AGROFOR team: “Multi-scale modeling in agronomy and forestry”

Key-words :

process-based modeling, carbon, nutrients, scenarios of ecological transition, forest management, global food security

Team leader : Bruno Ringeval

Pietro Barberi (PR)Christelle Aluome (IE)Noélie Borghino
Denis Loustau (DR)Corinne Sert (GU)Joséphine Demay
Sylvain Pellerin (DR) Clémence Labarre
Bruno Ringeval (CR) Tom Taborski
Thomas Nesme (PR)  

General presentation :

In the AGROFOR team, we aim to improve our understanding of the biogeochemical cycles (carbon, nitrogen, phosphorus) in managed forests and agricultural ecosystems, as well as of the response of these cycles to different perturbations and changes (climate change, change in forest management or farming practices) at large spatial scales (France, global scale).

Carbon and nutrient fluxes are studied along the soil-plant-atmosphere continuum and between cropland and livestock sectors or wood production sectors.

To do so, AGROFOR develops a modeling approach to simulate the functioning of managed forests (the Go+ model) or food production (e.g. the GOANIM model). The team is also skilled in the management of databases used as input of models or to evaluate them (e.g. ICOS or long-term field dataset).

AGROFOR uses these models to assess the effects of scenarios on the sustainability of ecosystems functioning, greenhouse gas emissions, and food security at the global scale to help decisions-makers (forest managers, public policy) .

Main scientific questions:

How do French forests respond to the combinations of scenarios for forest management and for climate change?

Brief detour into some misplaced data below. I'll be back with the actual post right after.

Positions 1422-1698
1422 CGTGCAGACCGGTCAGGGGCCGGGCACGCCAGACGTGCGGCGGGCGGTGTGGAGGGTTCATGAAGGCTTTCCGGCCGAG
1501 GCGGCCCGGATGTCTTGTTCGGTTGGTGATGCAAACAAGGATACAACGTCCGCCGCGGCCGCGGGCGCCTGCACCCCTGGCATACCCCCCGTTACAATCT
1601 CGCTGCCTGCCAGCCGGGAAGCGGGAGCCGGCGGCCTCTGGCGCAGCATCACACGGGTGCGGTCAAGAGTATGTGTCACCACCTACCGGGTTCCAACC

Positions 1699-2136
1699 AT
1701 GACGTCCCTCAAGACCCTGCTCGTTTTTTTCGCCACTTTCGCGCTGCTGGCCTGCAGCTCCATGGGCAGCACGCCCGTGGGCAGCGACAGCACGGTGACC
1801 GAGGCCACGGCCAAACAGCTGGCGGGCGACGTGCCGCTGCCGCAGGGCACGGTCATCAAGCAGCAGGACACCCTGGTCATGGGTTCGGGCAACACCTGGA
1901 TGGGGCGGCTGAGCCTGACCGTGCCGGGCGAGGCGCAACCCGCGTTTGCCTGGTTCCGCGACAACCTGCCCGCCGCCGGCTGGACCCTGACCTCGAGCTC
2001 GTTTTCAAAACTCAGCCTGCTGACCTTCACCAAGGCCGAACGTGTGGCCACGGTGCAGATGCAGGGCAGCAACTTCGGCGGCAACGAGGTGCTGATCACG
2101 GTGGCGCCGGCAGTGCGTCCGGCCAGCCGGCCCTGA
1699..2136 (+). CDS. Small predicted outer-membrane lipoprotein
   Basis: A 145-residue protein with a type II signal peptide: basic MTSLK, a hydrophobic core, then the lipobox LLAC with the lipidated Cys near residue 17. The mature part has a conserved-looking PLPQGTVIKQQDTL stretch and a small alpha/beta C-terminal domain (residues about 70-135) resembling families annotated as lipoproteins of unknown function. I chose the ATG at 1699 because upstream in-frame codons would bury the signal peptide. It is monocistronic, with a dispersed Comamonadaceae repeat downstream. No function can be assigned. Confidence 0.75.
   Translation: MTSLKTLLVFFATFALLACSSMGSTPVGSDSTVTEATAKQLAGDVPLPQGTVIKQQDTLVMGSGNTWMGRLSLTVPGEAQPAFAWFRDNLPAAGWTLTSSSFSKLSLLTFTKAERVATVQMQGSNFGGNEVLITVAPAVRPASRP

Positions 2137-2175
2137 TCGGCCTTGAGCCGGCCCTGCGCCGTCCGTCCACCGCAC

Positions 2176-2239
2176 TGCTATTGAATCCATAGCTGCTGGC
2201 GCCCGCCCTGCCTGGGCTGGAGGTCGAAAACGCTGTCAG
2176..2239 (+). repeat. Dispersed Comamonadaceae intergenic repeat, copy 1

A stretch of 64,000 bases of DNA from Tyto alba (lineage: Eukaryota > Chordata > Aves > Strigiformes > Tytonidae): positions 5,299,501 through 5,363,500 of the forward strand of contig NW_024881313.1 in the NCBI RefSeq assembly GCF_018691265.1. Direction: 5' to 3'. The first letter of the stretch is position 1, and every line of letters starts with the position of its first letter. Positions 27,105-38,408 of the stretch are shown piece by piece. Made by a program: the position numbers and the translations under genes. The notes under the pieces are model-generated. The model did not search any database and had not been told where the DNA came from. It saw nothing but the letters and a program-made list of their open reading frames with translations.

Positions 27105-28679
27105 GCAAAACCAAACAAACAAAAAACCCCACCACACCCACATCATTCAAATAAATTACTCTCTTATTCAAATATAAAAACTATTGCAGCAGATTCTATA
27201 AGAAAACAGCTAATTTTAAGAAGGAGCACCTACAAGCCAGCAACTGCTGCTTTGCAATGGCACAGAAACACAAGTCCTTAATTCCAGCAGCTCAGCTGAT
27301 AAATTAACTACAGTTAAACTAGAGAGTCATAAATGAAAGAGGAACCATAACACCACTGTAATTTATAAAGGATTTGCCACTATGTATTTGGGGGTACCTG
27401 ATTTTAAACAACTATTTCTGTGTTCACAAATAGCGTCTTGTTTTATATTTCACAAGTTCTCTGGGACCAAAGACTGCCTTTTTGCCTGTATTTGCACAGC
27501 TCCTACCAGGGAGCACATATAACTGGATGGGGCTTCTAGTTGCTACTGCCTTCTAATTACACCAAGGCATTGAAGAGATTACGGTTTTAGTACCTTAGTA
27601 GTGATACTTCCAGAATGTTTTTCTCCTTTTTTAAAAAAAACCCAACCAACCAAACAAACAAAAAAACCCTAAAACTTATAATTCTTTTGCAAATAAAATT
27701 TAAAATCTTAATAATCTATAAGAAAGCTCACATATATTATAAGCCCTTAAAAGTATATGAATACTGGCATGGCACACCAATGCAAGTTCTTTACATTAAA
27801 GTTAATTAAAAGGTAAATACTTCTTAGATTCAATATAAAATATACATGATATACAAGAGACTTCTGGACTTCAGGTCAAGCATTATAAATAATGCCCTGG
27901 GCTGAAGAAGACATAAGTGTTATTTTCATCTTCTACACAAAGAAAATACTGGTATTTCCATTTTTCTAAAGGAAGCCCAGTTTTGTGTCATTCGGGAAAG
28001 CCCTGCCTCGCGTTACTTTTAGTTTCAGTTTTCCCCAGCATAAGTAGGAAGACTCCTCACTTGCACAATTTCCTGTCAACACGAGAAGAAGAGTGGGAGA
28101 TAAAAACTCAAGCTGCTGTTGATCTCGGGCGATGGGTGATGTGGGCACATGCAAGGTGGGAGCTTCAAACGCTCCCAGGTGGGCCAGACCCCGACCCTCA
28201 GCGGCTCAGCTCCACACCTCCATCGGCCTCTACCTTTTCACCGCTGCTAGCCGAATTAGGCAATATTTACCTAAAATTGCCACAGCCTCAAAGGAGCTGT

How to improve the process-based modeling of biogeochemical cycles at the ecosystem scale?

  • Taborski et al., Quantifying canopy conductance in a pine forest during drought from combined sap flow and canopy surface temperature measurements, Agricultural and Forest Meteorology 323 (2022)

How does the energy production modify the ecosystem functioning, carbon cycle and greenhouse gas emissions, at landscape and national scales?

  • Malet et al. Does Anaerobic Digestion Really Help to Reduce Greenhouse Gas Emissions? A Case Study Based on 30 Cogeneration Plants in France. SSRN Electron. J. (2022)
  • Loustau et al. Bilan de carbone du déboisement lié à l’installation du projet de parc photovoltaïque HORIZEO de Saucats. Rapport final de contrat ENGIE NEOEN INRAE. 47p + annexes. (2022)

How did human activities (with a specific focus on agriculture) disturb the biogeochemical cycles at the global scale?

  • Demay et al., Half of global agricultural soil phosphorus fertility derived from anthropogenic sources (2022) in press

To what extent do nutrients (nitrogen, phosphorus) limit the global food production for the current time period and under different scenarios of organic farming extension?

How would the organic farming extension change the greenhouse gas emissions and land-use change in particular through a change in livestock?

  • Gaudare et al. Soil organic carbon stocks potentially at risk of decline in organically farmed croplands (2022) under review

Alumni : 

Ulysse Gaudaré (Doctorant, 2019-2021), Angela Che Ing Tang (Post-doc, 2021-2022), Soisick Figueres (Ingénieure, 2019-2022), Lou Wissinger (Master, 2022)


  • IGN, Fransylva, ONF, CNPF, ADEME
  • UMR SMART (INRAE, Rennes)


Fig.7 of Taborski et al. 2022, Agricultural and Forest Meteorology (


Fig.1 of Barbieri et al. 2021, Nature Food (


Fig.1 Organic-to-conventional cropland energy production gap or surplus. a, The total cropland production gap at the global scale, broken down into the gap due to (1) N limitation, (2) biotic and abiotic stresses other than N limitation and (3) changes in crop rotations. Cropland production corresponds to the sum of energy production of the 61 considered crop species. b, The gap or surplus is calculated between the REF 100% organic (that is, a planet farmed entirely organically alongside optimal livestock managament) versus the 100% conventional scenarios.

Modification date: 06 December 2023 | Publication date: 12 June 2014 | By: Stéphane Thunot